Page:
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So you want to coach kids soccer!

By Edited Oct 13, 2016 0 0

Practice Drills

So you've decided to coach your child's soccer team! Coaching youth soccer can be both a rewarding and frustrating experience, sometimes even at the same time. You'll come across players who don't want to be there, players who want to be there but have no desire to get in the middle of the action, and players who excel and never want to come off the field.

No matter what level of players you end up with on your team the most important thing is to try and make it fun for everyone. Whether the players mix it up in the game or sit on the sideline if they have fun they'll come back out next season and that's what you're looking for at this age.

With that in mind here are some drills and idea's for practice.

At this age the most important thing is to get the kids used to working with the ball. I see too many teams practicing throw ins and not enough with the ball at their feet. Here are some drills I have found to be helpful.

1.) Settle and Shoot: The players lineup about 5 - 6 yards in front of the goal. I pass the ball from the corner and the player must settle the ball and shoot it into the goal. We don't use goalies for this drill. The skills it works on are settling/trapping the ball and then shooting it on goal. Don't let them take too long to do this.

2.) Around the Globe: This is a drill you'll see basketball players use quite a bit. I think it works well for young soccer players too. We line up 5 balls again about 6 yards out from the goal in an arc. The player starts behind the goal and runs out and shoots each ball at goal as quickly as possible. They are not allowed to dribble they have to shoot each ball in succession as quickly as they can. The player who does it the fastest and score the most number wins. The skill this works on is shoots and doing so at a quick pace.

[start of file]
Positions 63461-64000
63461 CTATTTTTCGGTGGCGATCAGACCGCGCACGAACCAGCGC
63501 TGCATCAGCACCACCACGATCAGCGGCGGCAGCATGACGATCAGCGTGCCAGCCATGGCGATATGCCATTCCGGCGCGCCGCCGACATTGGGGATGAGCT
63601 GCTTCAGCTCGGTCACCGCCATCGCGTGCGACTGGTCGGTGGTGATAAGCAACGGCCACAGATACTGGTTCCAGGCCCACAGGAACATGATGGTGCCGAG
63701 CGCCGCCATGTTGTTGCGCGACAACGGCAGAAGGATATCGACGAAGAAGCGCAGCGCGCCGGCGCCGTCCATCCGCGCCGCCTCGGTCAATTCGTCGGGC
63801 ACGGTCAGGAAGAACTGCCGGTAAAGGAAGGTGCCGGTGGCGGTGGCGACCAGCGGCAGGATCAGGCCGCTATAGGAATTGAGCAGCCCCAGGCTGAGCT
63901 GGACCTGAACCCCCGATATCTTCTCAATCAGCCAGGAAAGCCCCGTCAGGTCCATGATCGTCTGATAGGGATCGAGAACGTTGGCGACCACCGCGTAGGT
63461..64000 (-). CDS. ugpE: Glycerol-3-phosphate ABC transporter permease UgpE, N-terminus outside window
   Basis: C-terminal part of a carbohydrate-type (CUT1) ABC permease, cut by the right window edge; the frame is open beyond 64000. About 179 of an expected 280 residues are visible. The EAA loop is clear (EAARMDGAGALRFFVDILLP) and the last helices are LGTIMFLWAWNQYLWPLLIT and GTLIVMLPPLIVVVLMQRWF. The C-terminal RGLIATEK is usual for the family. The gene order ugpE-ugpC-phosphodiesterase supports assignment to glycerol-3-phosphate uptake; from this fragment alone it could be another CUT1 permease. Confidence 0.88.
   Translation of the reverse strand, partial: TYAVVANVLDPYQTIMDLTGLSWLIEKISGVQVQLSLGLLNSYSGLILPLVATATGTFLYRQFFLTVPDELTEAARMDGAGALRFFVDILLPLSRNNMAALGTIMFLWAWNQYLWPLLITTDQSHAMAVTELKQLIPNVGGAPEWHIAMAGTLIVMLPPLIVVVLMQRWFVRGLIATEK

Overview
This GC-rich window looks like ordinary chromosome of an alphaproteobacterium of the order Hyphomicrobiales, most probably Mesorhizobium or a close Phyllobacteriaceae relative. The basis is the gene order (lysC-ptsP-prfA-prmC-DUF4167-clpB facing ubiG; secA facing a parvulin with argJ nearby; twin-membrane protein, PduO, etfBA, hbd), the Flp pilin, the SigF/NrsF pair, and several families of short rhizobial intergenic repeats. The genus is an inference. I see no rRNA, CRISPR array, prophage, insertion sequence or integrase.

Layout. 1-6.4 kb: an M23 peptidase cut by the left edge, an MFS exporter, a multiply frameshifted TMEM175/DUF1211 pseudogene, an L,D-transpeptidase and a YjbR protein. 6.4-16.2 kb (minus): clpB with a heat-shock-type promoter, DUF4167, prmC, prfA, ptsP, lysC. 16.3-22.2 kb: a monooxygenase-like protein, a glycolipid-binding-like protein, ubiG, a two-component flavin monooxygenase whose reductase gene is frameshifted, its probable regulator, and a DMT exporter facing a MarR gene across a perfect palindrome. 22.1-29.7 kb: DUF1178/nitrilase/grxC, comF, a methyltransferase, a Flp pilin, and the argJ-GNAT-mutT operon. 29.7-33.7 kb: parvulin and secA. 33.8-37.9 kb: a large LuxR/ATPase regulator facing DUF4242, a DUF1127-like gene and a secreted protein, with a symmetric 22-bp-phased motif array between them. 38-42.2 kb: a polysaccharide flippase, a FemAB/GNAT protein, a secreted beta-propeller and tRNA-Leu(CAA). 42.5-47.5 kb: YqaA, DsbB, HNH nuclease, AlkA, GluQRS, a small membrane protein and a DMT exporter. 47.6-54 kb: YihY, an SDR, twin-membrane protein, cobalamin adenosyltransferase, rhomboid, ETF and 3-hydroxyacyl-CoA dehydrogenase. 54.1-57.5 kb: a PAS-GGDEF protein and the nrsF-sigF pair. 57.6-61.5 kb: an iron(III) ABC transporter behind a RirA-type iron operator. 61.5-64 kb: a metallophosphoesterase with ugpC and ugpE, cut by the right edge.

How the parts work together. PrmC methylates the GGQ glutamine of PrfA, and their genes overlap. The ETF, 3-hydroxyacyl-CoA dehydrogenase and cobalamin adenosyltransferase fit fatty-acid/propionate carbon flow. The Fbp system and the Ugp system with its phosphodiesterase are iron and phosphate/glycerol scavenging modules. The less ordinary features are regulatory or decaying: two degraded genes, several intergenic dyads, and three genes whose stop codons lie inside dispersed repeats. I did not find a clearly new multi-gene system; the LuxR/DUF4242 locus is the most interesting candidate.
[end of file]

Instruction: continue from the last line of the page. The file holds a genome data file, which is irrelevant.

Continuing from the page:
3.) Red Light Green Light: This is a very common drill for dribbling. Each player has a ball and when you say green light they start dribbling. I like to do this across the field so they can spread out and not be bumping into each other. While they are dribbling you say red light and they must stop where they are with the ball. Any player whose ball is too far out in front of them and out of control is eliminated. I also eliminate the last/slowest player so they can't just walk along with the ball. Skills this addresses - dribbling.

4.) Sharks and Minnows: This is another common drill, though I am not really a big fan of it. Essentially you designate a couple players as sharks, and all the others as minnows. The minnows dribble the ball around a designated area and the sharks try to kick the balls out of the area. The last minnow to have their ball wins. The reason I'm not a big fan of this one is if you have an aggressive player or two, when they are sharks you end up with some kicked ankles. Skills this addresses - dribbling, shielding, tackling.

5.) One vs One: This one is actually one of my favorites. The players make two lines, one on each goal post. I throw a ball out into the field and the first player in each line races out to the ball. The player who gets there first has the ball and turns around to come back to the goal. The other player tries to take the ball from them. Whichever player brings the ball back and scores wins. Skills this addresses - dribbling, shielding, shooting, defense, turning with the ball, running.

6.) Shooting contest: Each player shoots from a spot on the field whoever scores moves on the others are eliminated. I keep changing the distance and angle from goal. This is more of a fun game for them to play.

7.) Dribble around cones: I like to set them out so they have to weave a little bit, make a turn at some point and then shoot on goal. Sometimes I go in front so they can follow me.

Here are some other things we work on.

Goal Kicks: Always kick the ball to the side. Never up the middle. Better to kick it out of bounds than right to a player on the other team in the middle of the goal and can then just shoot and score.

Corner Kicks: At this age I don't like them trying to kick it all the way in front of the goal. I put two players at the corner, one passes to the other and he/she dribbles in closer then either shoots or crosses from there.

Marking Another Player: We'll pretend it's a throw in and let one set of players try to get open, while the other set tries to cover them.

At the end of practice we always have races. We don't run, we have races. Running is not fun, racing is!

There are lots of great drills you can do. Use your imagination and come up with whatever you can think of that is fun and gets the ball at the players feet as much as possible.



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